Greek history books are the problem
Saturday, 20 September 2008

Image Anti-Macedonian campaign frequently present in Greece, followed by hysteria among the Greek population when it comes to “Macedonia” is the result of inability to get to, or obtain the true information regarding the relations between Greece and Macedonia, says Macedonian daily Vreme in its editorial.

“In Greek history books, Macedonia is either never mentioned or is represented as ‘Greek’, and its citizens as citizens of ‘former Yugoslav republic of Macedonia’ or as ‘slavophonic Greeks’ which are all part of “Greek history”.

The Macedonian minority, on the other hand is represented in various forms. It depends on which edition you get your hands on (they change frequently), Macedonians are mentioned as “bilinguals”, “slavophones”, or “local residents”. I am unsure if 'local resident' is a promotion or demotion.

Respected historians in both countries state that Greek Politics is deeply embedded in historical sciences, and this is mostly the reason for Athens’ fear to accept the Macedonian nation, and the Macedonians as a minority in Greece.
Greek fears have nothing to do with the name, as it has been stated by both Macedonian and Greek politicians. Greece’s biggest fear is loosing out on the cultural and historical significance of the Macedonians as they strive to present them as their own with no one else having the right to them.

It is an understatement to say Greece has taken the word “history” very literally, his-story, or in their case, their-story.

One of the biggest frauds perpetrated by the Greek Government is the claim of Alexander and Phillip being ‘Greek’ and that today’s Macedonians have in no way connection with the antic Macedonians!

World historians from the most prestigious US Universities, who are authority on the subject of antic Macedonia have dismissed Greek claims as “not serious to consider” and “irrelevant nonsense“. Clearly, this a black eye for Greece, if not a knock out, with the count being up to nine.

Lets take a look at two world famous historians well known on the subject of Antic Macedonia:

- Eugene Borza (Prof Emeritus Penn State University) published many books on Alexander the Great and Antic Macedonia, has asked “Why would the Macedonians invade, kill and enslave their own people?”

- Ernst Badian (Harvard University - History Department) explains the last battle between Macedonians and Greeks. “After hearing and rejoicing on the news of  Alexander’s death, Greek soldiers and mercenaries saw their chance to remove themselves from Macedonian despot rule and  rebelled. However, a Macedonian army under Pithon did defeat the rebels. Pithon, no doubt recognizing their immense value for the empire as a whole, persuade them to go back to their posts, assuring them personal safety in return. Yet, contrary to his oath, seventeen thousand Greeks were cut down, after surrendering their arms, by the enraged Macedonians, and Pithon could not stop them.
The patent needs of the empire and the oath of their commander were swallowed up in the explosion of what we can only regard as the men's irrational hatred for their Greek enemies.”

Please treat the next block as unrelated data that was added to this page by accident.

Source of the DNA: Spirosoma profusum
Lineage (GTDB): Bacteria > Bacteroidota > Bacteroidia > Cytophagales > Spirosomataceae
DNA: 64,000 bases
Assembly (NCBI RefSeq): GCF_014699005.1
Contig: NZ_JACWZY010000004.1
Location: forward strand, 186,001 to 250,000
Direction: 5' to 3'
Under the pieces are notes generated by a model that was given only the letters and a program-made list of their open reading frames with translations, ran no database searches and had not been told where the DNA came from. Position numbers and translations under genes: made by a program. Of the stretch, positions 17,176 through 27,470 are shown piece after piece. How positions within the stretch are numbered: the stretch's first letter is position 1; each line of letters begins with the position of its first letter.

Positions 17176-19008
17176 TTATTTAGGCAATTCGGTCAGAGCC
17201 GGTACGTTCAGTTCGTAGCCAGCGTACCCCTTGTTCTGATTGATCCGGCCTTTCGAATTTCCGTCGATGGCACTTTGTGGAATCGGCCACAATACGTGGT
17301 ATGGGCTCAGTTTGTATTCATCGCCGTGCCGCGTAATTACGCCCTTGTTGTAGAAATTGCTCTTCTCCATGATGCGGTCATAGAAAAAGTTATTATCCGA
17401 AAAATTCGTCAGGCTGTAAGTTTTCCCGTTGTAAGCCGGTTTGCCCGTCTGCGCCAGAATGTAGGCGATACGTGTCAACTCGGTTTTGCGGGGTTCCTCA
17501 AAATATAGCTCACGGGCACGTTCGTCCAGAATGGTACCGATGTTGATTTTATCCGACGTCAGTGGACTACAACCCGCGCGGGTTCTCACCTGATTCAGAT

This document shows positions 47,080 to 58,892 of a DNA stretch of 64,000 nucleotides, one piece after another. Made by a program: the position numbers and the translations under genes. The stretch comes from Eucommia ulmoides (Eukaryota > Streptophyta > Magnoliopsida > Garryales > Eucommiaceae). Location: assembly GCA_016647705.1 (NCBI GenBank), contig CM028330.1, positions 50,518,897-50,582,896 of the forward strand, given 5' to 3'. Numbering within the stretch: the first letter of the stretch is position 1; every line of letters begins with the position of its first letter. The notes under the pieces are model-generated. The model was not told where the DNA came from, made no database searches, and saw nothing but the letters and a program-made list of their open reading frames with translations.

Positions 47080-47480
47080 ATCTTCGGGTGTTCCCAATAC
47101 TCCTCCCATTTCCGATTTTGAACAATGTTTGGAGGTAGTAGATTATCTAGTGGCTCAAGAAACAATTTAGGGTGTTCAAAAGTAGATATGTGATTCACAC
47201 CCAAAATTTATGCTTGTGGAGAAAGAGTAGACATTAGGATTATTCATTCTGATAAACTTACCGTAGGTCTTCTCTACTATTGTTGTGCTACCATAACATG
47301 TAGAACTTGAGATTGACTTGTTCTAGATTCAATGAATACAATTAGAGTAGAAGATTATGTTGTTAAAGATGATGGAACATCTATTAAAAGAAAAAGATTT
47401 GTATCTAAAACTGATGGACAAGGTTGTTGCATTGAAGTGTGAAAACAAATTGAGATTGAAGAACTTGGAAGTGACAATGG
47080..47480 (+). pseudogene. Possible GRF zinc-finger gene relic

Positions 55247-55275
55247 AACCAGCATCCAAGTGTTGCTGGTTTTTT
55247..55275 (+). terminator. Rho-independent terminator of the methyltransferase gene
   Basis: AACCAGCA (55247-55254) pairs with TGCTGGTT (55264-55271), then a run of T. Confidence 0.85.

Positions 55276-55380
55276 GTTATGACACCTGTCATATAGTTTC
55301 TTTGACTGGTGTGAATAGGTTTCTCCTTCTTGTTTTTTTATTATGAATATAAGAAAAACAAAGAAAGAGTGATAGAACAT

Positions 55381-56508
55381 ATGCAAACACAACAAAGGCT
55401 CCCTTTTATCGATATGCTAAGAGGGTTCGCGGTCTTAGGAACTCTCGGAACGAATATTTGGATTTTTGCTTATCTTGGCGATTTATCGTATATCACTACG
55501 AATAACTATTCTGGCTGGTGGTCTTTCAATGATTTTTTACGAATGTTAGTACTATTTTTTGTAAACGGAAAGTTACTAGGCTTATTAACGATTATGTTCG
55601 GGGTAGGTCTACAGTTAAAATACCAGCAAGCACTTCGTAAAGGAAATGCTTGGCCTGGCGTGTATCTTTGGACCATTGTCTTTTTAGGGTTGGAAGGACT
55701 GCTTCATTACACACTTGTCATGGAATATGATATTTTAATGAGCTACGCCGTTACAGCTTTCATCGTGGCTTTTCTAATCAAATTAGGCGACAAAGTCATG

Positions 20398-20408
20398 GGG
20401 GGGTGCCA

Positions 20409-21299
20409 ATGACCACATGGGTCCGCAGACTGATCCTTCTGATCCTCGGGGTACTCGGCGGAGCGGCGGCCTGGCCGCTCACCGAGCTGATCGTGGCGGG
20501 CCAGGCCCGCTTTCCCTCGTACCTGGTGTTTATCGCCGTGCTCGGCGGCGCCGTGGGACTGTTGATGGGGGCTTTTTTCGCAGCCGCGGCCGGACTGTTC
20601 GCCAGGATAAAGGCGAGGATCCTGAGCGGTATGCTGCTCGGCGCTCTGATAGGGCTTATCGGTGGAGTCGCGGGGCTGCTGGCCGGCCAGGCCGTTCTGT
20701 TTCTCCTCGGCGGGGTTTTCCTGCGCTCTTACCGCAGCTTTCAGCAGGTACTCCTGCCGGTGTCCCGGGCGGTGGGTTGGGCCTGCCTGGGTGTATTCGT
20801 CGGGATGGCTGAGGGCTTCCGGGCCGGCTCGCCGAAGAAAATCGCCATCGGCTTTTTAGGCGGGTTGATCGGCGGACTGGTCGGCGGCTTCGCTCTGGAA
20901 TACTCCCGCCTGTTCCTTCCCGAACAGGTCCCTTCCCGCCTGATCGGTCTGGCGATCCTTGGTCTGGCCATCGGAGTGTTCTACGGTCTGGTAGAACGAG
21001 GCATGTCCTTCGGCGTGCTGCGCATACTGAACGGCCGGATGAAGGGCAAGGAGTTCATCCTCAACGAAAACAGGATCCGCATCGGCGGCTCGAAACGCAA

Clearly, the animosity between the Macedonians and Greeks was at monumental proportions. Alexander used the Greeks, and later the Iranians as dispensable weapon for his conquests. This is why he was the first military leader to be considered "Great". He used his enemies to fight for Him.

The Government in Athens tends to quickly throw away any and all international authority on the subject. It is only Historians paid for by Athens who matter, according to Greece.
I am not an authority on Antic history, however,  I’d take the word of Penn State, Harvard, Yale, Oxford historians, instead of Greek Government sources. Lets not forget there are Historians in Greece who don’t share Athens‘ version,  however they are not allowed to speak publicly on the subject.

Todor Cepreganov, Director of the National History Institute says today’s Macedonians have no aspirations towards Greece.
- In Greek history books Macedonia is not mentioned anywhere as a neighboring country, in any context. In our history books, we have chapters on all neighbors, including Greece.  If Greece starts to teach their kids about Macedonia, their Government would have to change their attitude towards the Macedonians living there. This is where their fear kicks in. We allowed Alexander instead of uniting us, to divide us - says Cepreganov.

Just a year ago, the European Union came up with an initiative for creating a single history book to be used by all Balkan countries. The main reason was to create one history book so the Balkan countries wouldn’t translate history to fit their own agendas.
All Balkan countries agreed to this initiative, with only one exception. Greece blocked the project before it started.

Dalibor Jovanovski, of UKIM, says there are Greek Intellectuals who speak about Macedonia, however, they are frequently shunned, or prohibited from speaking, and in many cases threatened with losing their positions or University funding.

- The main problem is that our identity as Macedonians is ethnic, while theirs is ‘regional’. There is no such thing as a ‘regional’ ethnicity,  but it is precisely what the Government in Athens claims. If we start calling people by regions, mountains, lakes, we’d have a million ‘regional ethnicities’.
There is no question Greece’s biggest fear is their acceptance of us as Macedonians. If they accept this, Greece would have to do a complete revision of their history.
Greek feelings for Macedonia although recent, are deeply implanted into the populace subconscious which is why it is difficult to explain to them that what they want, it belongs to someone else - says Jovanovski from the Philosophy Department at UKIM in Skopje.

Marina Sazdovska


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